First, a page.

All libertarians agree that government should be limited to what is strictly necessary, no more, no less. But there is no consensus among them about how much government is necessary. Hence, libertarians are further divided between the minarchists and the anarcho-capitalists, which are discussed at length in specific articles. Both minarchists and anarcho-capitalists differ in their beliefs from the anarcho-syndicalists or anarcho-socialists, who are usually considered not to be libertarians at all. The Vosem Chart places anarcho-syndicalists in a separate slot from libertarians.

The minarchists believe that a "minimal" or a "night-watchman" state is necessary to guarantee property rights and civil liberties, and for that purpose only. For them, the proper functions of government might include the maintenance of the courts, the police, the military, and perhaps a few other vital functions. While they are technically statists since they support the existence of a government, they would resent the connotations usually meant with this term, of trust in the government to solve any problem.

The anarcho-capitalists, believe that even in matters of justice and protection and particularly in such matters, action by competing private responsible individuals (freely organized in businesses, cooperatives, or organizations of their choice) is much better than action by monopolist governments. While they are technically anarchists, they insist in rejecting the connotations often meant with this term regarding support of a socialist utopia.

Minarchists consider that they are realist while anarcho-capitalists are utopian to believe that governments can be done wholly without. Anarcho-capitalists consider that they are realist and that minarchists are utopian to believe that a state monopoly of violence can be contained within any reasonable limits.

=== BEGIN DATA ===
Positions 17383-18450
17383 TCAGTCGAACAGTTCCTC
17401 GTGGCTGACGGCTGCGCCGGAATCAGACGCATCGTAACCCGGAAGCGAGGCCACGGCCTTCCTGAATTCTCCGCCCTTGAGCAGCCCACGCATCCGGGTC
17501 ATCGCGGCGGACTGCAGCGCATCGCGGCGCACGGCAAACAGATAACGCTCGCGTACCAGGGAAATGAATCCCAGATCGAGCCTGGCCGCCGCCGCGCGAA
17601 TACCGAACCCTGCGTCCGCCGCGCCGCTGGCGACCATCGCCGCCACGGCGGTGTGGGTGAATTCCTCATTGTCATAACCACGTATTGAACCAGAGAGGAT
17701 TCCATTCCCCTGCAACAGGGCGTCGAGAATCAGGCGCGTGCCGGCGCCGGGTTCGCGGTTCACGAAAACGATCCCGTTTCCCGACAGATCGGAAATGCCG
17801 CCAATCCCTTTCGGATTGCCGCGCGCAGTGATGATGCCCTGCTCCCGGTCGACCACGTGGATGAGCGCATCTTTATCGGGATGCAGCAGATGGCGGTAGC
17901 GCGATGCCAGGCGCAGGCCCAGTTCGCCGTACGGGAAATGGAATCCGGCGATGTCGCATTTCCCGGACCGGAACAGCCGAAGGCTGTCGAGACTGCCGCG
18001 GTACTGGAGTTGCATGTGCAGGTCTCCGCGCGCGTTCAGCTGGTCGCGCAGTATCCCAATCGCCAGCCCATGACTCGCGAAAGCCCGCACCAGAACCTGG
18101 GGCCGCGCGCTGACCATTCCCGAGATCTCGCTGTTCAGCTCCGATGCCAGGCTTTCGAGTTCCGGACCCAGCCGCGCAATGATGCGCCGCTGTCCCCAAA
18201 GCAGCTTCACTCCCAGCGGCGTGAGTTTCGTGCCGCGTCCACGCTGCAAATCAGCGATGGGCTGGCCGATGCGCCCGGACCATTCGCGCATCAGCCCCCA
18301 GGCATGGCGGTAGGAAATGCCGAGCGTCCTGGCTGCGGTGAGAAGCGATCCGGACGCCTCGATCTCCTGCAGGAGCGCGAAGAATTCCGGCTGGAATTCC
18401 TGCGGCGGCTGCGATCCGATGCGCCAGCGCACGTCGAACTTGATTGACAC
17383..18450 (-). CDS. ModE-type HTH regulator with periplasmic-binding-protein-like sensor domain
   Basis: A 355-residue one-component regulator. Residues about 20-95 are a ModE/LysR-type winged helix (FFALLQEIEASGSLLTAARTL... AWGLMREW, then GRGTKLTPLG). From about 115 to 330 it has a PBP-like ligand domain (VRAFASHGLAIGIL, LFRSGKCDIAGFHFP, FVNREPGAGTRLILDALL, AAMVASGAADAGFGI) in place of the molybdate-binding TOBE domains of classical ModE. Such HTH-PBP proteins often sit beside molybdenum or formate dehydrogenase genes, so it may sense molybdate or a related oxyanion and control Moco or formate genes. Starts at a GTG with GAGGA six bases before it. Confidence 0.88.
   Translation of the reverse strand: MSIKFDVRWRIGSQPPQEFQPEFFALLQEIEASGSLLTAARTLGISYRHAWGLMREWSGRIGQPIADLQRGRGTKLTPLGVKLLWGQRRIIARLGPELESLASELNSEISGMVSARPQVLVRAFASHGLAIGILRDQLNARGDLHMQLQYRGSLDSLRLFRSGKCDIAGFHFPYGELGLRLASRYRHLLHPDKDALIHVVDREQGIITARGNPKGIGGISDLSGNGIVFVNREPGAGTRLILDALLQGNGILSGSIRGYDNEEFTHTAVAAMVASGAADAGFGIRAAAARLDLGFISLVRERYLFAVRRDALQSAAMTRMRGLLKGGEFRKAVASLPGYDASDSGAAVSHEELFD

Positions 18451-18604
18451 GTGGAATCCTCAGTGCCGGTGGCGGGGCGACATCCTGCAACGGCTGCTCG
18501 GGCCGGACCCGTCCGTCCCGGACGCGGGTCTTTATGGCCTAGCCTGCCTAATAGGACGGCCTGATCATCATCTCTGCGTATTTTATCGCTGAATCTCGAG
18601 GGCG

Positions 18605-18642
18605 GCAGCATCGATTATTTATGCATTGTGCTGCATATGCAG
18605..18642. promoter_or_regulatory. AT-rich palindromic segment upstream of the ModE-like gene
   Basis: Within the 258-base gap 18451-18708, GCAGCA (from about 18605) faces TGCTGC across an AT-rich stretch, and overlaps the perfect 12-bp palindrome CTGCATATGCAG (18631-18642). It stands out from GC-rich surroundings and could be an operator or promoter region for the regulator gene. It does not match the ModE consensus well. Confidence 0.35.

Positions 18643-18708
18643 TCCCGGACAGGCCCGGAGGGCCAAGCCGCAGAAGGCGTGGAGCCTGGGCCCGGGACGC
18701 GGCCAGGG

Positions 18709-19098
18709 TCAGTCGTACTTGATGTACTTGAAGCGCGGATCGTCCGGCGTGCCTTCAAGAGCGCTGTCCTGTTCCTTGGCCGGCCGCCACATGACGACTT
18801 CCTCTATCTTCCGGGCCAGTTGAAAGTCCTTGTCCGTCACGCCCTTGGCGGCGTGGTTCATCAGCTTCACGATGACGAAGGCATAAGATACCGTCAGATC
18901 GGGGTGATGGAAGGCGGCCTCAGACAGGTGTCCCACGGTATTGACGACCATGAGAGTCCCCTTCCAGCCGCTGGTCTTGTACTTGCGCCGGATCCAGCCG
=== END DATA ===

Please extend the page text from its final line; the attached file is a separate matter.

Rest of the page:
This division is very friendly, and not the source of any deep enmity, despite the sometimes involved theoretic arguments. Libertarians feel much more strongly about their common defense of individual liberty, responsibility and property, than about their possible minarchist vs anarchist differences. Since both minarchists and anarchists believe that existing governments are far, far too intrusive, the two factions seek change in almost exactly the same directions.

Many libertarians don't take position with regards to this division, and don't care about it. Indeed, many libertarians consider that governments exist and will exist in the foreseeable future, up to the end of their lives, so that their efforts are better spent fighting, containing and avoiding the action of governments than trying to figure out what life could or couldn't be without them. Indeed, in recent years libertarianism has attracted many "fellow-travelers" (to borrow a phrase from the Communists) who care little about such theoretic issues and merely wish to reduce the size, corruption, and intrusiveness of government.

Some libertarian philosophers argue that, properly understood, minarchism and anarcho-capitalism are not in contradiction. See Revisiting Anarchism and Government by Tibor R. Machan.

Utilitarianism and natural law

Libertarians tend to take either one of an axiomatic natural law point of view, or a utilitarian point of view, in justifying their beliefs. Some of them (like Frederic Bastiat), claim a natural harmony between these two points of view (that would indeed be but different points of view on a same truth), and consider it irrelevant trying to establish one as truer.

An exposition of utilitarian libertarianism appears in David Friedman's book The Machinery of Freedom, which includes a chapter describing an allegedly highly libertarian culture that existed in Iceland around 800 AD.

For natural law libertarianism, see for instance Robert Nozick.

See also relevant paragraphs about this difference in points of view in the article about Anarcho-capitalism.

Controversies among libertarians

Libertarians do not agree on every topic. Although they share a common tradition of thinkers from centuries past to nowadays, no thinker is ever argued as a common authority whose opinions to blindly accept, only as a reference to which to compare one's opinions and arguments.

These controversies are addressed in separate articles:

Contemporary American libertarians

See also

External links

Libertarian links

Non-libertarian links

For the use of the term "libertarianism" in philosophy, see libertarianism (philosophy).